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Facebook has some serious shrinking to do if it wants to stay relevant.
That’s the assertion of tech executive and New York Times best-selling author Jeff Stibel, 40, who has been thinking long and hard lately about what the Menlo Park-based social media kingpin and its more than 1 billion users need to do in order to grow and avoid the grim fate that befell MySpace.
“The point I’m making is that big is not always better. When you look at biology that’s almost always the case. Mosquitoes and ants have outlived dinosaurs. At some point, networks become too big for their own good. They become cluttered. Hard to use. Cumbersome. That’s what happened to MySpace,” Stibel told VentureBeat during a phoner from his Los Angeles home Tuesday afternoon.
Much of what Stibel had to say is borne out by tech history. And maybe even biology. Analyst R. “Ray” Wang of Constellation Research said recently that Facebook’s demographic caters more to “soccer moms” than it does to young teens and that users of social media have a multitude of platforms to choose from other than Facebook.
Facebook’s user base “is getting old. If you want to attract the 40 to 50 demographic you go to Facebook. You don’t have to be on Facebook to be active and social. Facebook is one of many single places” to go, Wang said.
Stibel said he knows exactly what Facebook needs to do.
“Facebook needs to shrink in size in order to grow in quality. Look. The irony of Facebook’s success is they received a lifeline from mobile. With the advent of mobile and more form factors they were stuck, in effect,” the rapid fire talking Stibel said excitedly.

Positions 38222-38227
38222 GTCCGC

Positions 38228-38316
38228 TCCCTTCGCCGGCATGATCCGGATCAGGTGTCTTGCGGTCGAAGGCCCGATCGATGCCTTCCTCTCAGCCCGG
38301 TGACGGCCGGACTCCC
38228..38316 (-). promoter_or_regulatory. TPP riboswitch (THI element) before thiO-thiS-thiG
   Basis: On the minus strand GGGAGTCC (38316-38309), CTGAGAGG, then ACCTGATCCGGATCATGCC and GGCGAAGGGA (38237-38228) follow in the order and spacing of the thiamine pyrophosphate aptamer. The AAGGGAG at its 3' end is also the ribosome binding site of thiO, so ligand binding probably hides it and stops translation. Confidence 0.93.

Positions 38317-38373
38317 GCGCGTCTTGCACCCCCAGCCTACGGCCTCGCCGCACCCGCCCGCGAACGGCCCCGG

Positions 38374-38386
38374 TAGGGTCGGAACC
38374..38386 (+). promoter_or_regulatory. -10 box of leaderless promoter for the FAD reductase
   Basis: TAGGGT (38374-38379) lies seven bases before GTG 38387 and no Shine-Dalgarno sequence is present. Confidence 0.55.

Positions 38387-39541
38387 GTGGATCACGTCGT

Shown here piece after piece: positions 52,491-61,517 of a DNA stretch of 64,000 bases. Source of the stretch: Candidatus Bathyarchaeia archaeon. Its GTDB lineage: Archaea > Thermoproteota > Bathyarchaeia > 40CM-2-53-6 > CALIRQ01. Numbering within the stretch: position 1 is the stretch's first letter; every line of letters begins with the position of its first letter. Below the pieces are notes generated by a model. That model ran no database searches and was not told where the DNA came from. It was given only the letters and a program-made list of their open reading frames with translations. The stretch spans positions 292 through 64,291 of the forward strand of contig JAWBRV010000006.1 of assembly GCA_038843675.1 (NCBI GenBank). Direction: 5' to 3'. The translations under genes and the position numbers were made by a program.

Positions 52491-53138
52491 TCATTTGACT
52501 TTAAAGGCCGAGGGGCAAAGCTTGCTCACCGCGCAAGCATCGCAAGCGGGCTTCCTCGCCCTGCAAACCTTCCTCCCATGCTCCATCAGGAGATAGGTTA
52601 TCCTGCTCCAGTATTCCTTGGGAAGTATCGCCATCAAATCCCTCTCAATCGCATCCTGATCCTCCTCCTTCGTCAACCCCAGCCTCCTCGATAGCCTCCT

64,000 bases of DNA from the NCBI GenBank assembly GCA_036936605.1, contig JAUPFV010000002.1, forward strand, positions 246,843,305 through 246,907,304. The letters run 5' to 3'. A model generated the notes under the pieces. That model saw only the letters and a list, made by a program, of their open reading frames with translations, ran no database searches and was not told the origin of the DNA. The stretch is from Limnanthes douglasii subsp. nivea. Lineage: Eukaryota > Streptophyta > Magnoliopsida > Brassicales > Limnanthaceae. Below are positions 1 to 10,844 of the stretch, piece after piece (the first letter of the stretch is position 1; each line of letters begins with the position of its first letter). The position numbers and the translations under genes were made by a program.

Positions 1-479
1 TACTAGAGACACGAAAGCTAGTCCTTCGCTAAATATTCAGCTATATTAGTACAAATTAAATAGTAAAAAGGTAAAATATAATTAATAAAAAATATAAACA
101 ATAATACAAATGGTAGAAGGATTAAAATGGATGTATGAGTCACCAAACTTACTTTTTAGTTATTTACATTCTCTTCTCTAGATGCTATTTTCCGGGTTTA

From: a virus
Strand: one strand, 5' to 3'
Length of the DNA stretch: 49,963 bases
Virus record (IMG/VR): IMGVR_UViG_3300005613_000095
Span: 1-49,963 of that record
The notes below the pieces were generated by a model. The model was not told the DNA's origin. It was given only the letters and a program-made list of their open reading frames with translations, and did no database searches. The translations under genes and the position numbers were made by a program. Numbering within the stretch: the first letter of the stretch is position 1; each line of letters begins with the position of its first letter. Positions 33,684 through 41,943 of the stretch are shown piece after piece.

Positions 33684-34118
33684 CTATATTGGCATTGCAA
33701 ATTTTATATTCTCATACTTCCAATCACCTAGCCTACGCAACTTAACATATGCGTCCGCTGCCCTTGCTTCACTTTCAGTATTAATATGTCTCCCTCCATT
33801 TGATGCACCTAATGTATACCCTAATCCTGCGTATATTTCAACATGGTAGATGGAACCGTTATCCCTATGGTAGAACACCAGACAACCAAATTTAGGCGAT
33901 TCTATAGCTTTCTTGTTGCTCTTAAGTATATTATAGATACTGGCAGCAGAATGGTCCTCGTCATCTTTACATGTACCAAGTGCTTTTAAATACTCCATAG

“They had this tiny little screen and had to reinvent themselves. Now they’re doing it in the form of apps,” Stibel said, pointing to the company’s purchase of WhatsApp this year for $19 billion.
These days, Stibel is the chief executive of Dun & Bradstreet Credibility Corp, a business credit agency.
I asked Stibel what, of his credentials, gave him carte blanche to tell Facebook publicly what it takes to survive. He has degrees from Tufts University, MIT and Brown. He sits on the board of the Search Agency, EdgeCast Networks, BrainGate and Autobytel.
His novel from Macmillan Publishers in 2013 called “Breakpoint” did a stint on the New York Times best-seller list. And strangest of all, he was a recipient of the Brain and Behavior Fellowship while he was at Brown, in a medical field called translational science. He admits he dropped out before he got his PhD because he bailed on his thesis.
He left Brown prematurely, he said, in order to launch a startup.
“The first thing Facebook needs to do is exactly what they’re doing. Which is they’re forcing people into different defined networks and virtual spaces,” Stibel said.
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